For most people, knee replacement surgery improves mobility and reduces pain levels in the long term. For the first few weeks, you need to take it easy, but you can return to most daily activities soon.

Knee replacement surgery is a major procedure, so expect to have some downtime in the weeks following surgery.

After a few weeks, you can likely return to typical activities like driving, work, and household chores. However, it can take several months before you feel fully recovered.

Learn more about what to expect after a knee replacement.

After the procedure, take things slow. For most people, full recovery can take 6 to 12 months, and possibly longer in some cases.

Knowing what to expect can help you make it through your day more effectively and get the most out of your new knee.

One of your biggest goals may be to start driving again. Most people can get back behind the wheel after 2 to 4 weeks. It depends on what your doctor says.

It also depends on which knee you had replaced. If surgery was on your left knee and you drive a vehicle with an automatic transmission, you might be driving again within a couple of weeks. You may need to wait longer if you drive a vehicle with a manual transmission.

It’s also important to note that you should not be taking any of your prescribed pain medications when you get back to driving.

The American Academy of Orthopaedic Surgeons (AAOS) recommends checking with your doctor before getting behind the wheel.

If necessary, obtain a disabled parking placard, especially if you have to walk long distances in poor weather while using a walker or other assistive device.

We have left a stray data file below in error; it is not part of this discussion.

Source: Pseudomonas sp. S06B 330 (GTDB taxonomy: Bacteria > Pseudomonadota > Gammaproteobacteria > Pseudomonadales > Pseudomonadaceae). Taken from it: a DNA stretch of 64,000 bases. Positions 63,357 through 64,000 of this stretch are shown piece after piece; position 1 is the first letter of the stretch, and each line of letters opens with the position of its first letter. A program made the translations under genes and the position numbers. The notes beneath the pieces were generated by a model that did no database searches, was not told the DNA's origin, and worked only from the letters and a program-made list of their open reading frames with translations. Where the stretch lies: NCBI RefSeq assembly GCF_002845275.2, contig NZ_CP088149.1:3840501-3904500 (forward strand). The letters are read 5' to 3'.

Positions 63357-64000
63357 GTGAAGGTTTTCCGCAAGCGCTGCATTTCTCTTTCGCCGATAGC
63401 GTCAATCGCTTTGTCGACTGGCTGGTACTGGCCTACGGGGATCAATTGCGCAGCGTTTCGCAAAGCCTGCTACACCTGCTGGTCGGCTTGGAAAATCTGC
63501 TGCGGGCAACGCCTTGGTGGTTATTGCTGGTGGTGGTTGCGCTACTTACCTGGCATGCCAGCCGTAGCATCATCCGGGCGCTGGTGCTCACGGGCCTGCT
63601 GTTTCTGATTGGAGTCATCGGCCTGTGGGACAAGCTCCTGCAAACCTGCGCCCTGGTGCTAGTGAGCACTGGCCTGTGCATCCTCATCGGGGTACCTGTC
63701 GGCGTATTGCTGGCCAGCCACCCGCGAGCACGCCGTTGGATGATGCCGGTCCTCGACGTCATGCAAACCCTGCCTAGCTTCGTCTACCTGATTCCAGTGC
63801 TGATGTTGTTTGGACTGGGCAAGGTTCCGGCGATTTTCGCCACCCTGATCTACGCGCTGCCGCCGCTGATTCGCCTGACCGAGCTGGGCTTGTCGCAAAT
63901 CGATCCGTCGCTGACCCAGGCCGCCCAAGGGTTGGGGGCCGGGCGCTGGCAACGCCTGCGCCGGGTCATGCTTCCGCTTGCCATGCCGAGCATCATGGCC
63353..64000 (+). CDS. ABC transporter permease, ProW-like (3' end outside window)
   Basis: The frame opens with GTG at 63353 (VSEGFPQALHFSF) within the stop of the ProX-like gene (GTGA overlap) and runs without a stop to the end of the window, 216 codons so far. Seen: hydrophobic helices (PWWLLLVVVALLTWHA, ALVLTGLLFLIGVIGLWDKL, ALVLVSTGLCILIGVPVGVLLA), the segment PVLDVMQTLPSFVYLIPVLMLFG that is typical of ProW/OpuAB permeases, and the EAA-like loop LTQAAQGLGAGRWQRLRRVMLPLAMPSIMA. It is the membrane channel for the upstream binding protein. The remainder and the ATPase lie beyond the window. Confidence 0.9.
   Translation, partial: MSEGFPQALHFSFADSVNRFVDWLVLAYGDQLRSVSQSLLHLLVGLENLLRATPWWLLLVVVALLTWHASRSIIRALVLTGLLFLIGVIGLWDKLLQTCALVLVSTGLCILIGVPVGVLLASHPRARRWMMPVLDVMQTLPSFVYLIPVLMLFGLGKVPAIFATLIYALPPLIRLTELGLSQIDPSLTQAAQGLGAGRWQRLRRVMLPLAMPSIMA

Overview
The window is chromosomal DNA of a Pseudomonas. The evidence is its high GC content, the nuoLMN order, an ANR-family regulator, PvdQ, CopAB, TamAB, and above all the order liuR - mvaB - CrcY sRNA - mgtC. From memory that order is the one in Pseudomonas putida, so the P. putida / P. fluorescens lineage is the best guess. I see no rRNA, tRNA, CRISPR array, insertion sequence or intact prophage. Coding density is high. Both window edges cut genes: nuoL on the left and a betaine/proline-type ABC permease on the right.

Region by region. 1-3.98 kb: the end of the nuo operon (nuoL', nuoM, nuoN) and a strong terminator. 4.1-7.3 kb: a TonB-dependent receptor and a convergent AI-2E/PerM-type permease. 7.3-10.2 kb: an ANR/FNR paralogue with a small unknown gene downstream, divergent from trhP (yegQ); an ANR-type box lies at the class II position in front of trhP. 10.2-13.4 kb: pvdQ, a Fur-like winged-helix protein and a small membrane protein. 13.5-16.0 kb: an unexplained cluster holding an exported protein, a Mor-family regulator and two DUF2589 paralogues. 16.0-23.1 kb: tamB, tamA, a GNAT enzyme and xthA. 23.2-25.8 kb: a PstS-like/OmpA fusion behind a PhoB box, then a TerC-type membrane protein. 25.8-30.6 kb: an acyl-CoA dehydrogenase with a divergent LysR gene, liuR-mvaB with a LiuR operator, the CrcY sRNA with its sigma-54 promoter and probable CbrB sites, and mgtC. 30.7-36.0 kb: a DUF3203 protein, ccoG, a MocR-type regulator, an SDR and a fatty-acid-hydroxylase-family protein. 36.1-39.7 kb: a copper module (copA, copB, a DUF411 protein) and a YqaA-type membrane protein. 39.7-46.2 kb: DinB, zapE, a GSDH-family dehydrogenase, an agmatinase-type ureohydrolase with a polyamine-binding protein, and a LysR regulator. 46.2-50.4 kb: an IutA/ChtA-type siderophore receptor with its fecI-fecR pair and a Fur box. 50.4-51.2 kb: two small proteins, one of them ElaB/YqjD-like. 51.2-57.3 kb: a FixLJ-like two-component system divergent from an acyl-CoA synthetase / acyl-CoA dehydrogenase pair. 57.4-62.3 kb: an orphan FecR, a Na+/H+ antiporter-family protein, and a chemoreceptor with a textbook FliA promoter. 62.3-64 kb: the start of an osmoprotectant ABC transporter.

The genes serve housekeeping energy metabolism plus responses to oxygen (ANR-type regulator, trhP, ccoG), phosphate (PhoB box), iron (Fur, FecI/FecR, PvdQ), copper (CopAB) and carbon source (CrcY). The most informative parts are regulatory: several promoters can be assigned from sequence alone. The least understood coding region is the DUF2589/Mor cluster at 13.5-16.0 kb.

Set realistic expectations about when to go back to work. In most cases, it’ll be a few weeks before you can return to normal work duties.

Your timeline also depends on what your work looks like. If you work from home or have a desk job, you may be able to return to work in a week or two.

However, if your work is labor intensive, you’ll have to wait longer. You may not be able to go back to work for a few months.

Don’t expect too much from yourself at first. Speak with your boss and co-workers to make them aware of your situation, and gradually ease back into full working hours.

Traveling is tough on your body, especially if you take a long flight with tight legroom.

Here are some tips for staying comfortable and safe during a flight:

  • Wear compression stockings.
  • Stretch and walk around the plane every hour or more.
  • Regularly rotate each foot 10 times clockwise and 10 times counterclockwise.
  • Flex each foot up and down 10 times.

It’s a good idea to speak with your doctor before any long-distance travel to be sure they don’t have any specific concerns during the first few months after surgery.

Airport security may also be an area of concern. While the metal components in your artificial knee are unlikely to set off airport metal detectors, be prepared for extra screening. Wear clothing that makes it easy to show your knee incision to security agents.

Many people find that they can safely have sex several weeks after surgery. However, it’s generally fine to proceed as soon as you don’t feel pain and are comfortable.

You can resume cooking, cleaning, and other household tasks as soon as you feel comfortable on your feet and can move around freely. However, this can take a few weeks.

It may also take several months to kneel without pain. Consider using a pad to cushion your knees in the meantime.

Be sure to speak with family and friends regarding how they can support you after surgery.